Leicester

Prison smoking ban 'fuelling HMP Leicester violence'

HMP Leicester
Image caption HMP Leicester opened in 1828 with a capacity for 214 inmates

A new smoking ban, psychoactive drugs and influx of younger prisoners have fuelled an increase in violence at a jail, prison bosses say.

The problems come despite some improvements at the overcrowded HMP Leicester, according to inspectors.

At the time of an unannounced visit by the prisons watchdog the jail had 308 inmates - about 100 more than it was designed for.

The prison service said it would "continue to prioritise safety".

Since a 2015 report declared the prison unsafe, violence had stabilised or decreased in 2016, but rose dramatically last summer before a further surge in November, the report found.

'Threat to stability'

HM Inspectorate of Prisons said: "Managers attributed this rise to a combination of the smoking ban, an influx of younger prisoners from HMP Glen Parva and the influence of new psychoactive drugs."

While "drugs and psychoactive substances remained a threat to the stability of the prison" there was evidence the jail was trying to address this, it added.

Peter Clarke, HM Chief Inspector of Prisons, said: "In 2015, we reported on a prison we considered unsafe.

"It remained the case that Leicester was still not safe enough, but it is right to acknowledge that the governor and his staff were showing considerable determination in trying to make the situation better.

"The theme of this inspection, and the word we repeatedly return to, is improvement."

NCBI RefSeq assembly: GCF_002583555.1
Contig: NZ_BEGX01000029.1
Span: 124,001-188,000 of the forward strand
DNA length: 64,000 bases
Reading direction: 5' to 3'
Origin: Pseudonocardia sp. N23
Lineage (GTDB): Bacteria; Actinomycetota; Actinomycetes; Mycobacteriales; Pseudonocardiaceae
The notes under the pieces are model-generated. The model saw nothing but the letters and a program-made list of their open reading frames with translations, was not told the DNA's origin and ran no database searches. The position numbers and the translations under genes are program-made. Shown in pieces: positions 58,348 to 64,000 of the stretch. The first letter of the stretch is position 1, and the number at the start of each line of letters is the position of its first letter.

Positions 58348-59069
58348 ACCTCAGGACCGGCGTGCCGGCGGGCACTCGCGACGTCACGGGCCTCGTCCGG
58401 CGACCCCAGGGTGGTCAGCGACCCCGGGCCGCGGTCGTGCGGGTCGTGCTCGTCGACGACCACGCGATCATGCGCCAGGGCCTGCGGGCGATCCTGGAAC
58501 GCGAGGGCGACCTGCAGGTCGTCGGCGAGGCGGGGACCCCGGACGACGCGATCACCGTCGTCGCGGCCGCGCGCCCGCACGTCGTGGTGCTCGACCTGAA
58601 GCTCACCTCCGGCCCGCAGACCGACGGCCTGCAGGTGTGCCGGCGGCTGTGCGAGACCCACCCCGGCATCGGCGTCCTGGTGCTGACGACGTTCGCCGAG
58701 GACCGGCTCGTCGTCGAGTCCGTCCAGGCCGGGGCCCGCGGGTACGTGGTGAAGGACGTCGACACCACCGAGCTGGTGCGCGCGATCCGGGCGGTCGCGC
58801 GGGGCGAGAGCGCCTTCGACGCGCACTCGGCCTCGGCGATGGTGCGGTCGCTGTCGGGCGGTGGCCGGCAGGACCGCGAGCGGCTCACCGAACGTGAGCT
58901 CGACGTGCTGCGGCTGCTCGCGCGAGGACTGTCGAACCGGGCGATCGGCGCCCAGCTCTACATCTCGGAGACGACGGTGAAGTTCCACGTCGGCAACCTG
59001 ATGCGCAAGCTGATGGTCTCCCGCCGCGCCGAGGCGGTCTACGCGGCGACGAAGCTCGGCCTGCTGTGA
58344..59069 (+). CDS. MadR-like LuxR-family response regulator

Image copyright PA
Image caption Another concern the report highlighted was poor living conditions

Other concerns at HMP Leicester:

  • Use of force and use of special accommodation had increased considerably
  • Illicit drugs were easily accessible
  • Poor living conditions. Communal areas were grubby and most showers were still waiting to be refurbished. Some cells were cold and some were not equipped well enough, including a lack of screening for the in-cell toilet
  • Cells designed for one should not hold two prisoners
  • Three self-inflicted deaths since the last inspection. Although self-harm had reduced, it was higher than at similar prisons. However, work was being done to improve this

Good practice at HMP Leicester:

  • Additional welfare checks were carried out routinely during prisoners' first 24 hours in custody
  • A comprehensive database had been developed to analyse violence locally, rather than relying on central systems
  • Excellent range of creative activities to support personal development and rehabilitation
  • The visiting area had been refurbished to a high standard
  • Prisoners had access to an unusually well-integrated and responsive pathway of care

After the inspection in 2015, 70 recommendations were made. The prison had achieved 31 of those, partially achieved eight and not achieved 29. Two were no longer relevant.

Prison Service chief Michael Spurr said: "Significant work has been done to improve safety and conditions at HMP Leicester and I'm pleased that the progress made has been highlighted in this report.

"The prison will continue to prioritise safety but will also seek to improve education and employment outcomes in line with the new strategy launched by the Secretary of State for Justice last week."

Andy Baxter, from the Prisons Officers' Association, said overall levels of assault and self inflicted death remained a concern for the association.

Talking about the improvements, he added they were "a direct result of a governor and the senior management team working hand-in-hand with staff representatives within the establishment".

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